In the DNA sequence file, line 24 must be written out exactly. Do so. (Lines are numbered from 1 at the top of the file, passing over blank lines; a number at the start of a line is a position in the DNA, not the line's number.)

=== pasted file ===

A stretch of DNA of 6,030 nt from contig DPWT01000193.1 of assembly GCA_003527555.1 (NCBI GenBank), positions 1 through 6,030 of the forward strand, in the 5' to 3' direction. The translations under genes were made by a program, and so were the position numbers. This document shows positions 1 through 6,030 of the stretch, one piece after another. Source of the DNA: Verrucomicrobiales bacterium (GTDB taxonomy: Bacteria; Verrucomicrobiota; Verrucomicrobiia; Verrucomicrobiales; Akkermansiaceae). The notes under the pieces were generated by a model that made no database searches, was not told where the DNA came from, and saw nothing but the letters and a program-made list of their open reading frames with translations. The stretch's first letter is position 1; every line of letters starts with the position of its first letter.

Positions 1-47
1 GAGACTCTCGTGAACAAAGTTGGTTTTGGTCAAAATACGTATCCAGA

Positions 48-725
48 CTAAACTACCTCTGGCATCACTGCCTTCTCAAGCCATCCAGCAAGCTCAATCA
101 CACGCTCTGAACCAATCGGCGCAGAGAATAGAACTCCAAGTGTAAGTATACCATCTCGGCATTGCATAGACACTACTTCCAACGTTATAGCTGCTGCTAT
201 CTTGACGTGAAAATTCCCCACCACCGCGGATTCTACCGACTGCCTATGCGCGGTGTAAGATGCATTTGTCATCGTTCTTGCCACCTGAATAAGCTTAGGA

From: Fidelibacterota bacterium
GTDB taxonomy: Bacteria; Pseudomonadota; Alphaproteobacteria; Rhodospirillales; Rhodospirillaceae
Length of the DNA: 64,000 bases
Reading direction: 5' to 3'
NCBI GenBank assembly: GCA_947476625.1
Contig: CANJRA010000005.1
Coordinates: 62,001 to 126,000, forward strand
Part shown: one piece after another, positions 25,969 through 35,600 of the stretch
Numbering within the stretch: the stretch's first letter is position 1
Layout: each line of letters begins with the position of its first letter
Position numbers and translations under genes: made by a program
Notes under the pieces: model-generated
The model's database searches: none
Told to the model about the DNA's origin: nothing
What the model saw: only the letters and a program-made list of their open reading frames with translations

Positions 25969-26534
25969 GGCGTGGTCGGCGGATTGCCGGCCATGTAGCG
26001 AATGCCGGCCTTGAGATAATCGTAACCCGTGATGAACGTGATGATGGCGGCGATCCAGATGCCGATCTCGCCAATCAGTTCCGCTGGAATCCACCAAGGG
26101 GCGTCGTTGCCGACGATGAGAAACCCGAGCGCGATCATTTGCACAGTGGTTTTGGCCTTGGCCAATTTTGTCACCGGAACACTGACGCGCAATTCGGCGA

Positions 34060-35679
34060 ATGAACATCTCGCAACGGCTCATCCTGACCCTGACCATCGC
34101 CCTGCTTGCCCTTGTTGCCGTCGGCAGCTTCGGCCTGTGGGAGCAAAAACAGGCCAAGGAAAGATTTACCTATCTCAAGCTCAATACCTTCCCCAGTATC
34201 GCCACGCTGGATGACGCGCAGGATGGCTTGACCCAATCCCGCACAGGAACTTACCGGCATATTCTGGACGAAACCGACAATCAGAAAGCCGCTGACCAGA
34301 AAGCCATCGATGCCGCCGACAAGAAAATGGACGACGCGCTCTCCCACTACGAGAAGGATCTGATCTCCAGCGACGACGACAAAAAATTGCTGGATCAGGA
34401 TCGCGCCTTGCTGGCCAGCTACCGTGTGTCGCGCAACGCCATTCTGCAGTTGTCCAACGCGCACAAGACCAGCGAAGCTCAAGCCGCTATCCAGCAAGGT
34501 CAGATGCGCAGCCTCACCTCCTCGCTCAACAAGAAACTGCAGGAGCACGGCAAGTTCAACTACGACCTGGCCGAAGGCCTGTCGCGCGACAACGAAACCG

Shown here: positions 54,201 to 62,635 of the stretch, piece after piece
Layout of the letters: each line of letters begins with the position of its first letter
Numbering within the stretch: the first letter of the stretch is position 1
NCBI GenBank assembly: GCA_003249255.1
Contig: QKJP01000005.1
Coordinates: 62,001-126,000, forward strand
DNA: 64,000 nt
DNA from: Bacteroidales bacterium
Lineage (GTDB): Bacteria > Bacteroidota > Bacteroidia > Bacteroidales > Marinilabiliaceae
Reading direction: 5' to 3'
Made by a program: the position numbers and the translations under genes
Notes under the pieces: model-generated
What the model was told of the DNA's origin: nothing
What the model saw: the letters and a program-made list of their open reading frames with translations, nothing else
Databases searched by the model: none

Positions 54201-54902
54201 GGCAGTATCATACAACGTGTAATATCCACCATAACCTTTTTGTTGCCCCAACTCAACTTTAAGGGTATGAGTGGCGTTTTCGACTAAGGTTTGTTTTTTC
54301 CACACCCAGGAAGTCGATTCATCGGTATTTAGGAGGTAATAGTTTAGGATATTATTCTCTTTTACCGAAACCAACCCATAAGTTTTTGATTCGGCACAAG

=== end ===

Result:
25969 GGCGTGGTCGGCGGATTGCCGGCCATGTAGCG